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BPCIA: 4 fast facts for a successful Model Year 7 kickoff

Doctor smiling, excited for BPCIA Model Year 7.

Participation in Model Year 7 launched on Jan. 1, 2024, with the first few months being a critical time for providers. New Bundled Payments for Care Improvement Advanced Model (BPCIA) participants got their footing, and continuing participants were able to change their clinical episode service line groups for the first time since 2020. 

If you’re a provider participating in this model, read on for a BPCIA refresher and four fast facts for starting MY7 right. We’ll also cover core analytics activities to support your clinical and operational success. 

 4 Fast facts on BPCIA Model Year 7 

1.   Focus on clinical episodes and episode volume 

Before MY7 began, providers used historic baseline data provided by CMS to evaluate which CESLGs they would go at risk for, ensuring there would be sufficient episode volume. Large episode volume (100 episodes/year or more) reduces random variation and helps protect providers from financial risk associated with outlier Medicare episode spend.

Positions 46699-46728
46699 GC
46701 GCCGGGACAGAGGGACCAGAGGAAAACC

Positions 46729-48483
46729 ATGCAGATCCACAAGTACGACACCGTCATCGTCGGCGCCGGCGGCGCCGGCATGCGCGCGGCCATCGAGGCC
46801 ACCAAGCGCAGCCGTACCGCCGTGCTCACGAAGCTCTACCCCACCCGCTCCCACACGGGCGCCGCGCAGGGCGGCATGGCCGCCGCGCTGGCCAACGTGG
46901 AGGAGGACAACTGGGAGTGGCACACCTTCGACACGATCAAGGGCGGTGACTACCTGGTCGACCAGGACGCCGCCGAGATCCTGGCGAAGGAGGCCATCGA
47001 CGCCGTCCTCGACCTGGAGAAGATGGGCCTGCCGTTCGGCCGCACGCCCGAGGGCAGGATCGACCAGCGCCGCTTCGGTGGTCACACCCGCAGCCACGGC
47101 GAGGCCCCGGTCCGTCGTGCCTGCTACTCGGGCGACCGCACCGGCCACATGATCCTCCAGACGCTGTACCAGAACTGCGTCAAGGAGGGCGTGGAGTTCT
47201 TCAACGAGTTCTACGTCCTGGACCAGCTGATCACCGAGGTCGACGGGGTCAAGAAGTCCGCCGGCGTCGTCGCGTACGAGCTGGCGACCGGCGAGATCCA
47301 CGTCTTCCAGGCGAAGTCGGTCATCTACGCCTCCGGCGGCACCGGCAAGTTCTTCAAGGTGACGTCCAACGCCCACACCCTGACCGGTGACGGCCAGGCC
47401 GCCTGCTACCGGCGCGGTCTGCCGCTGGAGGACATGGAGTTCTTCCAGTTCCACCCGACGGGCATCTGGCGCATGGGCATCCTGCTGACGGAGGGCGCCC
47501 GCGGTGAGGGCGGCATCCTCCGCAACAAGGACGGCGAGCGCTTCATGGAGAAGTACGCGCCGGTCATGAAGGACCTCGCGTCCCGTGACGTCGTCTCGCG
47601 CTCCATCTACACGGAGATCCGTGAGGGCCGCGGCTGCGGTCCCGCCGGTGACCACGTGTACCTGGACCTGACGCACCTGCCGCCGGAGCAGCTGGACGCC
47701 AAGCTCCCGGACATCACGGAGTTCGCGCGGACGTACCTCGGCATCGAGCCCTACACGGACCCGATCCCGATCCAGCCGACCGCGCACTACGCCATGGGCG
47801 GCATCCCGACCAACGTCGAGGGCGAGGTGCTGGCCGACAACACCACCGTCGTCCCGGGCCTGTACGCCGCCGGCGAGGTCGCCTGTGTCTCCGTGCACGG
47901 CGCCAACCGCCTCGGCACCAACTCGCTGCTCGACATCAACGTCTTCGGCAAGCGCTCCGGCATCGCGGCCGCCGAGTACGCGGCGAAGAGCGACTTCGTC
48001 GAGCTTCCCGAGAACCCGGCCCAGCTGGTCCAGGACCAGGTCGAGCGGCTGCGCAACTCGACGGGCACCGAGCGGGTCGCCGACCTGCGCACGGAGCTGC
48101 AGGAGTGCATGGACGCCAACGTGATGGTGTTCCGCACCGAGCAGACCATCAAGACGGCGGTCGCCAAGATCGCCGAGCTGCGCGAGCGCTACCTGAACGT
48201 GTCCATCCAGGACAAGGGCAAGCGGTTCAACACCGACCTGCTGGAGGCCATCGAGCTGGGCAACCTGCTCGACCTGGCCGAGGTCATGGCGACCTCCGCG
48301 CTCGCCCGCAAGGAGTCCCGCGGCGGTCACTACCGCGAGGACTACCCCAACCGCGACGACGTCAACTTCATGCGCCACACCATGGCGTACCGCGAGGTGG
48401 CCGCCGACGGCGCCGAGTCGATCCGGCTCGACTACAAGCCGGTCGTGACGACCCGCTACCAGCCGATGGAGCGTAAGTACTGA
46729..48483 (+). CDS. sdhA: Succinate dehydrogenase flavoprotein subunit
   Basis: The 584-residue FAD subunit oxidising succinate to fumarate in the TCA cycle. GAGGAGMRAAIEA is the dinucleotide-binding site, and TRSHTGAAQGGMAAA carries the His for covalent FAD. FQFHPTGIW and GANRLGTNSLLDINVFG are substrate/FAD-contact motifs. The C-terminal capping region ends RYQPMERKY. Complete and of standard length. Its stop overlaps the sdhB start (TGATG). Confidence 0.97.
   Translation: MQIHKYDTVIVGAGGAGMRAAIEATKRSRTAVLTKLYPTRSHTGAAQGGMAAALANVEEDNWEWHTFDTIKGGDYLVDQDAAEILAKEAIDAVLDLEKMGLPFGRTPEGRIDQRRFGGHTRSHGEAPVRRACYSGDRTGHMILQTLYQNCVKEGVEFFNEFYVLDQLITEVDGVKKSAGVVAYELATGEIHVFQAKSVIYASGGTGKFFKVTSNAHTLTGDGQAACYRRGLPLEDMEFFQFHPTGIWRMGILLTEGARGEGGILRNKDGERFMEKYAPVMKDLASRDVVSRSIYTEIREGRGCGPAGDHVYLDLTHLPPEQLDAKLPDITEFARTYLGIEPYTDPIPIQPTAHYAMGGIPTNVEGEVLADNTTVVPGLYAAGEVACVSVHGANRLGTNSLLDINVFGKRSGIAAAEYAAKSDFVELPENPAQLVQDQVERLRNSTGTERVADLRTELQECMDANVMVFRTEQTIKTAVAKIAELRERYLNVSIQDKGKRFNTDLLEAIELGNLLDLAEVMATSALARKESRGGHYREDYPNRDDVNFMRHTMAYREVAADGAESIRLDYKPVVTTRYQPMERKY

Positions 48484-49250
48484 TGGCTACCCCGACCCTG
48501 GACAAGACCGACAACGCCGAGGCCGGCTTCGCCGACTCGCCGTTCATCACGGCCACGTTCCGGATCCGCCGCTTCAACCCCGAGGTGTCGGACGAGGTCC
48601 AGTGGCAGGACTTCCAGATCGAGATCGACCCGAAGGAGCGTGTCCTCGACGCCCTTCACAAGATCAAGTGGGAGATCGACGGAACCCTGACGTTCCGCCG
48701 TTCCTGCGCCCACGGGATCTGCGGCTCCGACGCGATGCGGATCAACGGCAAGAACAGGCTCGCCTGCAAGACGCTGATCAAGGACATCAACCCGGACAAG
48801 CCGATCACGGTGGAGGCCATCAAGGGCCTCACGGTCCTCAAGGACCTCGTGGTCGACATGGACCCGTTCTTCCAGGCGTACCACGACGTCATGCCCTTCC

During the model year, it is important that providers use their internal data systems to monitor which patients will trigger BPCIA episodes and account for specific exclusion criteria to the best of their ability. This is important for several reasons: 

  • Providers must provide these patients with CMS’s beneficiary notification letter to inform them of their inclusion in the BPCIA Model, their right to access medically necessary covered services and their right to choose any provider or supplier.  

  • Providers will need to closely monitor and potentially engage with these patients across the care continuum in the 90 days post-discharge.   

  • Providers will be accountable for several quality measures related to utilization and outcomes for these patients.   

2.   Monitor utilization and expected care patterns